Thursday, July 20th, 2017
Monday, July 17th, 2017
I really like this “evil” design exercise that Jared has documented on Ev’s blog.
I broke them up into small groups of three, spreading each role across separate groups. I then asked each person to grab a sheet of paper and make their own list of ways they imagined the product’s user experience could be made worse.
Thursday, July 13th, 2017
So many folks spend time on their CSS and their UX/UI but still come up with URLs that are at best, comically long, and at worst, user hostile.
Wednesday, March 22nd, 2017
Tuesday, January 31st, 2017
The ‘Credit Card Number’ Field Must Allow and Auto-Format Spaces (80% Don’t) - Articles - Baymard Institute
A deep dive into formatting credit card numbers with spaces in online forms.
Thursday, January 19th, 2017
Some interesting insights from usability and accessibility testing at the Co-op.
We used ‘nesting’ to reduce the amount of information on the page when the user first reaches it. When the user chooses an option, we ask for any other details at that point rather than having all the questions on the page at once.
Wednesday, November 16th, 2016
Usability Testing of Inline Form Validation: 40% Don’t Have It, 20% Get It Wrong - Articles - Baymard Institute
I saw Christian speak on this topic at Smashing Conference in Barcelona. Here, he takes a long hard look at some of the little things that sites get wrong when doing validating forms on the fly. It’s all good sensible stuff, although it sounds a bit medical when he takes about “Premature Inline Validation.”
Wednesday, April 13th, 2016
I quite like this step-by-step interface for a form, all cleverly handled with the
:focus pseudo-class. I’d want to refine some of the usability issues before using it in production, but the progressive disclosure is nice.
Thursday, February 4th, 2016
Three very easy to implement additions to scrollable areas of your web pages:
role="region", and an
Friday, January 15th, 2016
It’s tempting to think of testing with screen-readers as being like testing with browsers. With browser testing, you’re checking to see how a particular piece of software deals with the code you’re throwing at it. A screen reader is a piece of software too, so it makes sense to approach it the same way, right?
I don’t think so. I think it’s really important that if someone is going to test your site with a screen reader, it should be someone who uses a screen reader every day.
Think of it this way: you wouldn’t want a designer or developer to do usability testing by testing the design or code on themselves. That wouldn’t give you any useful data. They’re already familiar with what problems the design is supposed to be solving, and how the interface works. That’s why you need to do usability testing with someone from outside, someone who wasn’t involved in the design or development process.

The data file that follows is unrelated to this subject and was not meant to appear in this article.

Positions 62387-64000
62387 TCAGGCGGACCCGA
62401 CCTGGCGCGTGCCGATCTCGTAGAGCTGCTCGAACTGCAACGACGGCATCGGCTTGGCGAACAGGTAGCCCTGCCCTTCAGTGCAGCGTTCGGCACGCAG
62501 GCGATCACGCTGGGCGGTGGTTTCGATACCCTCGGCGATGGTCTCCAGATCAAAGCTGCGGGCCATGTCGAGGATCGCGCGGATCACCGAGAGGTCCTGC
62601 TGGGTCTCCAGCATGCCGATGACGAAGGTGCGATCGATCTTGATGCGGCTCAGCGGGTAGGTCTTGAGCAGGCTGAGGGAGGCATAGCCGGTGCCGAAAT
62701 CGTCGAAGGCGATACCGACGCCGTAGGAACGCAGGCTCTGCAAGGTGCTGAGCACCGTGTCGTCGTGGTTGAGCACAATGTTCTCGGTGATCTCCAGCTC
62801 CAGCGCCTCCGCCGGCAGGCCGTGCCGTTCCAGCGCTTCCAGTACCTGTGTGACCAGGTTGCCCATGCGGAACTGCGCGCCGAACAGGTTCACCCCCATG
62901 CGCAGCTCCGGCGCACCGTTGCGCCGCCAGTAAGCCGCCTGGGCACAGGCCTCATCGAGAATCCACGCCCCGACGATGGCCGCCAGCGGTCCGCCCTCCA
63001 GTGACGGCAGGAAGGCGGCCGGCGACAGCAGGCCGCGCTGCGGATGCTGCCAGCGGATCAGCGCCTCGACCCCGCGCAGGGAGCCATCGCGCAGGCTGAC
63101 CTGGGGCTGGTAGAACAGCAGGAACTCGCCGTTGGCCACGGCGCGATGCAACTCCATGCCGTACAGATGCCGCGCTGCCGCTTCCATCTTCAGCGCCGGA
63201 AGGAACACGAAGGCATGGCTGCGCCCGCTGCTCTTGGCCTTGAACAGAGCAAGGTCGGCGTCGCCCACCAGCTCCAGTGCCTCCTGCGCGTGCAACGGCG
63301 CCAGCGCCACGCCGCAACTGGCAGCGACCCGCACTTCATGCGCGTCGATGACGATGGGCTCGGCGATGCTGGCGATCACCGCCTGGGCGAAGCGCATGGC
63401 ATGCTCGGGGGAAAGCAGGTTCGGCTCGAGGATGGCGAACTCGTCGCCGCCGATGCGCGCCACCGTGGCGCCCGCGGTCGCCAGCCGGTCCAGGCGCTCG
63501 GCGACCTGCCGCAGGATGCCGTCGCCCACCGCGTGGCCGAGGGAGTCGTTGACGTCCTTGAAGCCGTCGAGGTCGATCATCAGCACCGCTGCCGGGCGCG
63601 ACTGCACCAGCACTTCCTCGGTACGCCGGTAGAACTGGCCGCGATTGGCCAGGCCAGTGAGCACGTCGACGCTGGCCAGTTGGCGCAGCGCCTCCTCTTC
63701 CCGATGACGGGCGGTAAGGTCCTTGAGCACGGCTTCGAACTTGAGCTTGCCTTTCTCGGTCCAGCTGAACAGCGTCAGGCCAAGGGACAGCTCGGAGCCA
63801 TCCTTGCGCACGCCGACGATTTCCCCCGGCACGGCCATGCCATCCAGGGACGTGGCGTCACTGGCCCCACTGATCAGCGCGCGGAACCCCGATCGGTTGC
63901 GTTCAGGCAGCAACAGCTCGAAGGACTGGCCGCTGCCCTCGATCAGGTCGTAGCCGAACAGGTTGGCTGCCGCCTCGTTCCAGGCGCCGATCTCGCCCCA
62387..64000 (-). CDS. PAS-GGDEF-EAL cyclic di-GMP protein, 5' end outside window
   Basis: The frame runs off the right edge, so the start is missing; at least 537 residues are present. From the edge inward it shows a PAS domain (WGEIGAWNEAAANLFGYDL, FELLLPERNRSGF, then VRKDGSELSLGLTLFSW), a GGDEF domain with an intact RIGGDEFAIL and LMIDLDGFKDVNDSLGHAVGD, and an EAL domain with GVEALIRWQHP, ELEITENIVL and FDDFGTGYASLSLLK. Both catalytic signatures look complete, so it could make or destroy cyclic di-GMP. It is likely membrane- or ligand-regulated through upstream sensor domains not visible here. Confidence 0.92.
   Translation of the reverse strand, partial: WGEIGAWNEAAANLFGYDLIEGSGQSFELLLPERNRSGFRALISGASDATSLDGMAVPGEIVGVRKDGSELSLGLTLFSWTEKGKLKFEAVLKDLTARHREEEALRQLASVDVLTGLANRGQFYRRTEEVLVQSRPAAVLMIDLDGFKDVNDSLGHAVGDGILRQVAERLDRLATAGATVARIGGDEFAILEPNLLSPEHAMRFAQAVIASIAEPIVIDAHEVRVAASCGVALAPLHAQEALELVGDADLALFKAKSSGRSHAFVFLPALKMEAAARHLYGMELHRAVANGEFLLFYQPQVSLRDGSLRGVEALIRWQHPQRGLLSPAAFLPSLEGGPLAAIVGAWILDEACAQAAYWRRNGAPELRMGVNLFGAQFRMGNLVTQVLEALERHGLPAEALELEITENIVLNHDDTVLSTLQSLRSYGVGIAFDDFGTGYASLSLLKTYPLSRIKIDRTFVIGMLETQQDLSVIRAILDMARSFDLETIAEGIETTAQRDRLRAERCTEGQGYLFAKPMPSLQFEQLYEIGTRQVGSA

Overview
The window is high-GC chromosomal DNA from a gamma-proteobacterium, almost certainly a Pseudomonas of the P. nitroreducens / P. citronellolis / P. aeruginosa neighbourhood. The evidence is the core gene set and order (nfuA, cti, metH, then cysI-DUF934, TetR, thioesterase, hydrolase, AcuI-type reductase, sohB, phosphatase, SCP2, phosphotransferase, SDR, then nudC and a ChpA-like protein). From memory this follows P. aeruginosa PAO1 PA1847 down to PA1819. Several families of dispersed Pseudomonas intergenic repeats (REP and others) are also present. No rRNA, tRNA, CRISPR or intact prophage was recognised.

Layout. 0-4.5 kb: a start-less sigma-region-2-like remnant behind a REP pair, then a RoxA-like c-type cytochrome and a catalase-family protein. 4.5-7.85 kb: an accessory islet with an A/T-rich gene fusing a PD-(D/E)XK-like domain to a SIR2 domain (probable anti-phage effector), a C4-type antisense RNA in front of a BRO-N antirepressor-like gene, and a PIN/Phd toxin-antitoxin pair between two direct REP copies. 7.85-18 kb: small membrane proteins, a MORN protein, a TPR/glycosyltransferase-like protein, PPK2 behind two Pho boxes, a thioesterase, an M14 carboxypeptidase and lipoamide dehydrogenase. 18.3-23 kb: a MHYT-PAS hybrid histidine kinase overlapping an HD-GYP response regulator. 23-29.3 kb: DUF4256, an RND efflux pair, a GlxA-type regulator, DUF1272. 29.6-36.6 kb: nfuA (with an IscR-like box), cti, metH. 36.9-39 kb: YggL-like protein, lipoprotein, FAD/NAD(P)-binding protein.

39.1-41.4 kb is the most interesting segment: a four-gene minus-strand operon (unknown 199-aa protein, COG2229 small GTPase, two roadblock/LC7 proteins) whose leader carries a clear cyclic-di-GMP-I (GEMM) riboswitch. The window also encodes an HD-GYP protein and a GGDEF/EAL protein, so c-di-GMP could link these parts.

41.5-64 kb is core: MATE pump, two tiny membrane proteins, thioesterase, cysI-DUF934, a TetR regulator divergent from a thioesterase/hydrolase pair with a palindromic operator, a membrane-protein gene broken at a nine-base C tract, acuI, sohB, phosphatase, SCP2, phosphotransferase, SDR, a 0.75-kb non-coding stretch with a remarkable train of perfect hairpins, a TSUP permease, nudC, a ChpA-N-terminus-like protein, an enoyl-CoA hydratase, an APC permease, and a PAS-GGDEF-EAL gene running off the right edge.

It’s no different when it comes to users of assistive technology. You’re not trying to test their technology; you’re trying to test how well the thing you’re building works for the person using the technology.
Don’t think of screen-reader testing as a form of browser testing; think of it as a form of usability testing.
Monday, March 2nd, 2015
A great investigation into the usability benefits of allowing users to fill in their passwords in plain text.
Major caveat: make sure you still offer the ability to mask passwords too.
Monday, November 3rd, 2014
A modest proposal: respect.
Friday, July 26th, 2013
The transcript of a terrific talk by Harry on how dark patterns are often driven by a slavish devotion to conversion rates.
Wednesday, June 5th, 2013
Carousels are shit. Auto-animating carousels are really shit. Now proven with science!
Tuesday, May 7th, 2013
I’ll be speaking at this event in London on Thursday. It would be lovely if you could come along. It’s free!
Wednesday, November 7th, 2012
I concur completely with Luke’s assessment here. Most password-masking on the web is just security theatre. Displaying password inputs by default (but with an option to hide) should be the norm.
Saturday, September 29th, 2012
This looks handy: a video-sharing service designed specifically to work with Silverback
Tuesday, June 19th, 2012
Some good practical advice on improving performance. This should all be familiar to you, but it’s always worth repeating.
Thursday, April 12th, 2012
Josh responds to Jakob Nielsen’s audaciously ignorant advice on siloing mobile devices. Josh is right.
Nielsen says his research is based on studies of hundreds of mobile experiences, and I don’t doubt it. But because he’s finding tons of poor mobile websites doesn’t mean we should punt on creating great, full-featured mobile experiences.
Tuesday, March 27th, 2012
A cautionary tale from Stuart. We, the makers of modern technology, are letting people down. Badly.
We’re in this to help users, remember: not just the ones who think as we do, but the ones who rely on us to build things for them because they don’t know what they’re doing. If your response is honestly “well, he should have spent more on a phone to get something better”, then I’m exceedingly disillusioned by you.